The fluorescent material for the fine particles includes fluorescein, coumarin derivatives, rhodamine derivatives, umbelliferone and the like, which are well-known.

Alternatively, particles having no fluorescence can be used as the label. In this case the particles are optically counted by measuring the turbidity caused by the particles in terms of a scattering intensity or an optical density.

The size of the polynucleotide used as the DNA probe is usually about 15 bases or more, and preferably 50 bases or more. Usually, a region homologous with the sequence in a nucleic acid sample is present in the polynucleotide. The interesting sequence has at least 6 bases, usually at least 12 bases. The region for hybridization has 16 bases or more and its length is usually not more than about 1000 bases. Although the homology percentage need not be 100%, it is preferably at least about 50%, more preferably at least 80%.

An example is described below for illustrating the present invention in further detail, but it is not intended in any way to limit the scope of the present invention.

EXAMPLE 1

A solution prepared by dissolving a sample containing 1 mg/ml of a double-stranded DNA in 0.14 M NaCl was boiled for 10 minutes and then rapidly cooled with ice to make the double-stranded DNA into single-stranded DNAs. The single-stranded DNA solution thus obtained was diluted with a buffer solution for hybridization, whereby samples for preparing a calibration curve were obtained. As the buffer solution for hybridization, there was used the following solution: 5×SSC, 0.5% BSA, 0.5% PVA and 1% SDS.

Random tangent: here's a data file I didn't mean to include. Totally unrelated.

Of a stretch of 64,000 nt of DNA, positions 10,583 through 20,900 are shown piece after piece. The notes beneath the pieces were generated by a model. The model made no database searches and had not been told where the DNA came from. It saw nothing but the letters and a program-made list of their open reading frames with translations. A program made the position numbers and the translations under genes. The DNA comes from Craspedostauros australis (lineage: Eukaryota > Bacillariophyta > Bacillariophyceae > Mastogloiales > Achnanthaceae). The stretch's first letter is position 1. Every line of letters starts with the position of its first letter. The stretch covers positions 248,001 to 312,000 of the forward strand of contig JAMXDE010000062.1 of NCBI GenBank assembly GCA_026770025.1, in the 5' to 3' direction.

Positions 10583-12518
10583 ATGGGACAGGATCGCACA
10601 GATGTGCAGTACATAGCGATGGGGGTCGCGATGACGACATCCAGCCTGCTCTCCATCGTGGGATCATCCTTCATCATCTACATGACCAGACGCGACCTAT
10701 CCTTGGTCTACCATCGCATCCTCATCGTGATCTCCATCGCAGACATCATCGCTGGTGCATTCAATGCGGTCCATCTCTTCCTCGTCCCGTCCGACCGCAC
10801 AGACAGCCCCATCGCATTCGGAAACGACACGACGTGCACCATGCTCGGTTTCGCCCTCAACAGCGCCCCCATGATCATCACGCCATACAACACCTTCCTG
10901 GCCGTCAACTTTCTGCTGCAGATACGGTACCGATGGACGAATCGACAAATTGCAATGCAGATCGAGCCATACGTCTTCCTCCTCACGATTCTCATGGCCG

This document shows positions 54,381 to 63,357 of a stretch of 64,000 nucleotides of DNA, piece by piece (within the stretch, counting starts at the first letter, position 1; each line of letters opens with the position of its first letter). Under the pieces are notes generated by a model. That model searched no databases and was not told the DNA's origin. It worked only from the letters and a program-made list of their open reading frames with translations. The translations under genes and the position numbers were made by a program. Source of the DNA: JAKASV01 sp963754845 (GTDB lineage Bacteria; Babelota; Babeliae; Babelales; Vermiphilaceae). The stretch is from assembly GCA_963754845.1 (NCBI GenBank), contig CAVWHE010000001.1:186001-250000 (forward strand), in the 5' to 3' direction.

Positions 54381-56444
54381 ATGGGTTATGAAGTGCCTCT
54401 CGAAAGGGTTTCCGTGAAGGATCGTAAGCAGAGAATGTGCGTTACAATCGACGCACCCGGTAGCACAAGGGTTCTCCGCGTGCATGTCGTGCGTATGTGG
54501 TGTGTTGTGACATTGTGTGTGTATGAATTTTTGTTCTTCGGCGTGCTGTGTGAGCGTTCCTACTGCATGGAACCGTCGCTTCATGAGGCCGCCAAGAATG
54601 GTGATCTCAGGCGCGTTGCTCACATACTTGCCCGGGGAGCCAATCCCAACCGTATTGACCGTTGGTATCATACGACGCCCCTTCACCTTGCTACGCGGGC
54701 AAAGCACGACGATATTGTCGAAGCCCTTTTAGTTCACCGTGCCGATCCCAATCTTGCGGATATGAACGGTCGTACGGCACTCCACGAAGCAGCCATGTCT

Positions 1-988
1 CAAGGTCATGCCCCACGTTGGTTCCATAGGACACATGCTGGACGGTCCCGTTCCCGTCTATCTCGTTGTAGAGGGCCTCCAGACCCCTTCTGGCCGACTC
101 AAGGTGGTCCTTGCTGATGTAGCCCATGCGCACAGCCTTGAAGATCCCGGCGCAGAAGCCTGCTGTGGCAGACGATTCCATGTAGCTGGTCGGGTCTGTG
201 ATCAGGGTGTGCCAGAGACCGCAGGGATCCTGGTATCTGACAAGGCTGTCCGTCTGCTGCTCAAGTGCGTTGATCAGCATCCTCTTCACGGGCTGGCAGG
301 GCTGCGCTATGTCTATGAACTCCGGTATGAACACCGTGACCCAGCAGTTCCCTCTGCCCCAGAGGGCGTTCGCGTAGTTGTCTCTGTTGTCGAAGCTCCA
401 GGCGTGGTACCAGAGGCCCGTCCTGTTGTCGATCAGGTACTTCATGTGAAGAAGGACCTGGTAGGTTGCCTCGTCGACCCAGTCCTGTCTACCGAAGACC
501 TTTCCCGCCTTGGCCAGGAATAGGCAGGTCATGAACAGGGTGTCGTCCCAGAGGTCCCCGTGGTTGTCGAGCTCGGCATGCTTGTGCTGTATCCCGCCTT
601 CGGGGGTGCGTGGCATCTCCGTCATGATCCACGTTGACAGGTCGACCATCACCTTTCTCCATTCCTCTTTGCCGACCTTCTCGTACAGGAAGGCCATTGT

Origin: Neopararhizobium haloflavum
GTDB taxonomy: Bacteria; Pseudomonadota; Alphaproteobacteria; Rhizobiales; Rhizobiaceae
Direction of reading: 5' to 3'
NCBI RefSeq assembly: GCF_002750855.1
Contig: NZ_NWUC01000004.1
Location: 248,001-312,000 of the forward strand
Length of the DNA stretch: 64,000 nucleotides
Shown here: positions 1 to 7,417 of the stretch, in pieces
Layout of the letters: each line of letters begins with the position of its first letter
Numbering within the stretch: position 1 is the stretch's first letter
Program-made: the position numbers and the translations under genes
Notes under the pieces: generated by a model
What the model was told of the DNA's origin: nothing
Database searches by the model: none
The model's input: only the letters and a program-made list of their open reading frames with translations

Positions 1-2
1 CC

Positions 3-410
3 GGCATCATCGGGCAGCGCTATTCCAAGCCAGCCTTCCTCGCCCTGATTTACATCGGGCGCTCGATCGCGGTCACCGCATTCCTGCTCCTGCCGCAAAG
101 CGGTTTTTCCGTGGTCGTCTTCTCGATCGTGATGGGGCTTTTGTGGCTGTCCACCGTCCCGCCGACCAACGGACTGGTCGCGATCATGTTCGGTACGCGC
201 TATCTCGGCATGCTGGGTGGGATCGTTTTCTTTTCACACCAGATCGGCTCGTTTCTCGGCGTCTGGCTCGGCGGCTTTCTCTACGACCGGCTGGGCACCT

A solution of 200 μg/ml of a first single-stranded DNA probe in phosphate buffer (PBS: 0.14 M NaCl, 0.01% phosphate buffer, pH 7.2) was added to a 0.1% polystyrene latex particle A solution (particle size: 0.2 μm) containing a fluorescent dye, and the resulting mixture was incubated at 37° C. for 2 hours. The first single-stranded DNA probe adsorbed on latex particles A is referred to as "reagent 1".

There was prepared a second polynucleotide reagent comprising a sequence complementary to the sequence of oligonucleotide of the single-stranded DNA to be detected and a sequence complementary to the fluorescence-labeled polynucleotide (the first single-stranded DNA probe). This reagent is referred to as "reagent 2".

Next, a third single-stranded DNA probe was added to a micro-titer plate and incubated at 37° C. for 2 hours. The thus-treated micro-titer plate is referred to as "reagent 3".